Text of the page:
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The wine farm, Cederberg, has confirmed its commitment to sustainability with the installation of a solar energy plant. Situated in the Cederberg Nature Conservancy, the farm harvests 900 tons of grapes each year in a distinct terroir to make its sought-after signature ranges of wines.
This isolated, virus-free farm has water from mountain springs, a unique cold climate without coastal influences and five generations’ understanding of the land.
Cederberg was one of the first wine farms in South Africa to be awarded Champion Status by the World Wide Fund for Nature (WWF) in recognition of its commitment to regenerative farming practices. It is also the farm with the most unspoilt land of all WWF Champion-accredited wine farms. Of the 5 500ha property, only 85ha is under vine.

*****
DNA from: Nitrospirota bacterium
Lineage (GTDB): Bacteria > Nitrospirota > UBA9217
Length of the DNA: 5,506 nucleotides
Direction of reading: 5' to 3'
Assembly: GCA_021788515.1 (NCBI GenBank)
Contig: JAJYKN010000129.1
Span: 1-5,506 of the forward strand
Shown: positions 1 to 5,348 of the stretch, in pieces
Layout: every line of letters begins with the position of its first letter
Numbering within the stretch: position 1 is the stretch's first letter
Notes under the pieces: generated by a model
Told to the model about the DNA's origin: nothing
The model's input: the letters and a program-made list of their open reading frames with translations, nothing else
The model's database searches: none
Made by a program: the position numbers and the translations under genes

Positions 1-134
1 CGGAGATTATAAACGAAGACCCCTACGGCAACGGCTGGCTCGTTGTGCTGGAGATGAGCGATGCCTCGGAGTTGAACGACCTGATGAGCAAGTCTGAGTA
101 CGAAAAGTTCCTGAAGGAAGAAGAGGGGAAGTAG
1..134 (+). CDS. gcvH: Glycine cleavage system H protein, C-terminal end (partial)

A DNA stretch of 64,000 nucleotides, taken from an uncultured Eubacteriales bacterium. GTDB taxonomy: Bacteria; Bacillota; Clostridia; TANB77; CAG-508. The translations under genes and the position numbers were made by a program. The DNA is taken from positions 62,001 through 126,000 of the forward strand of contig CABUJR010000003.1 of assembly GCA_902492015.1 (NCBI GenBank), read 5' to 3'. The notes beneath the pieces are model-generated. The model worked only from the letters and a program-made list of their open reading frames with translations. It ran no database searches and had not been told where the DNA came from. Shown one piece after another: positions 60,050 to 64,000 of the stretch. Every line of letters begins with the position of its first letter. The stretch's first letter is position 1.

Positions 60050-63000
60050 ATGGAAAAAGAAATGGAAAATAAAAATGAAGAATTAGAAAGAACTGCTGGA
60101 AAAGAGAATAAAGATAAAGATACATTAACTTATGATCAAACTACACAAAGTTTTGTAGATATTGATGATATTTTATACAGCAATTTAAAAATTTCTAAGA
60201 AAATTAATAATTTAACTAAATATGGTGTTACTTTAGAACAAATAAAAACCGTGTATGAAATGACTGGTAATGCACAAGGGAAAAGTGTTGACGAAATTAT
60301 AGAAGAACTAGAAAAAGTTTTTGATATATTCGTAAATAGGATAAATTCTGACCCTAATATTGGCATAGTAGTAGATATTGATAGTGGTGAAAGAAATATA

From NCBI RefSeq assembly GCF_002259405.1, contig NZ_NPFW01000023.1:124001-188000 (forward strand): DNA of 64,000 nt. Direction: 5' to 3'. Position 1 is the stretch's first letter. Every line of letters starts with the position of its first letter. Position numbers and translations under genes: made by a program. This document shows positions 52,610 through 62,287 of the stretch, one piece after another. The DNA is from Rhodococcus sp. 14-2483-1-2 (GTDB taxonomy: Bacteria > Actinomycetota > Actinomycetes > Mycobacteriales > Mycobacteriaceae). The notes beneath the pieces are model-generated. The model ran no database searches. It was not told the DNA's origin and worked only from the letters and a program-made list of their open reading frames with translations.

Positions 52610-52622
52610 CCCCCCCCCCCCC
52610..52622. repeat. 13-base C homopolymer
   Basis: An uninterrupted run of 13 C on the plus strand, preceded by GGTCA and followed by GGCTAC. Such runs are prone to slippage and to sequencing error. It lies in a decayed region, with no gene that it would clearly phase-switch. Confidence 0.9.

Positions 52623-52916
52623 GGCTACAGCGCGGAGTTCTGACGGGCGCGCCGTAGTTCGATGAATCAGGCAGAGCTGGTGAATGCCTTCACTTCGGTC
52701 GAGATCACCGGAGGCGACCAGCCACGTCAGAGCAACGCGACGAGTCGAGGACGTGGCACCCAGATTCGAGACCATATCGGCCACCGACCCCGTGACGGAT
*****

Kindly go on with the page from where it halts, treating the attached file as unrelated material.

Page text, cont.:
Wine farming is energy-intensive
Wine farming is more energy-intensive than it may appear at face value. After grapes are harvested, their temperature must be reduced by between 15 and 16˚C before they can be processed. To lessen this, previously one needed to change the harvesting times. Now with the solar plant on the farm producing additional energy, the harvesting window can be extended. Naturally, wine cellars must also be temperature controlled throughout the year.
The move to solar is the farm’s most measurable initiative to reduce its carbon footprint to date. The 257,76 kWp solar power plant, which has been operating for six months, has cut the farm’s carbon footprint in half. Additionally, it has reduced the electricity used in the cellar and farm practices by 75%.
The solar system is grid tied, meaning that it is connected to the national electricity grid. This set-up was made possible through a collaboration among Cederberg Wines, New Southern Energy and Eskom. One of the many benefits of a grid-tied system is that when the solar system reaches a certain capacity, it can feed excess energy back into the grid. – Press release, Cederberg